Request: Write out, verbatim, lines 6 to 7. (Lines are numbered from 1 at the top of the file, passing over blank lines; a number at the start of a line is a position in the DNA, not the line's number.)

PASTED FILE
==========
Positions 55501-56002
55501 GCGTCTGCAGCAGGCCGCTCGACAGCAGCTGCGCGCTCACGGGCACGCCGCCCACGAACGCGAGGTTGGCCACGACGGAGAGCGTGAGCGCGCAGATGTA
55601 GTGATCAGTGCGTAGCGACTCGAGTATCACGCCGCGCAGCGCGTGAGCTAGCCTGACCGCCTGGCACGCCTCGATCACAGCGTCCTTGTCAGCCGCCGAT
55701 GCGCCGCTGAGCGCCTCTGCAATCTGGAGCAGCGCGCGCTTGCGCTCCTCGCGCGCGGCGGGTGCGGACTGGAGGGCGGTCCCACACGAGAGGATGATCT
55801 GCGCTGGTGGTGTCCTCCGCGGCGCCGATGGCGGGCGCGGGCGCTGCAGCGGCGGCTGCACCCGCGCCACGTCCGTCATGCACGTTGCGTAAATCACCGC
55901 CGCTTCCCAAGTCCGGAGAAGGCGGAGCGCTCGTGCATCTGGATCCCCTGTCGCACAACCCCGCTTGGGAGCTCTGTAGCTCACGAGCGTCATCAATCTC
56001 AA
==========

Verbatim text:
55901 CGCTTCCCAAGTCCGGAGAAGGCGGAGCGCTCGTGCATCTGGATCCCCTGTCGCACAACCCCGCTTGGGAGCTCTGTAGCTCACGAGCGTCATCAATCTC
56001 AA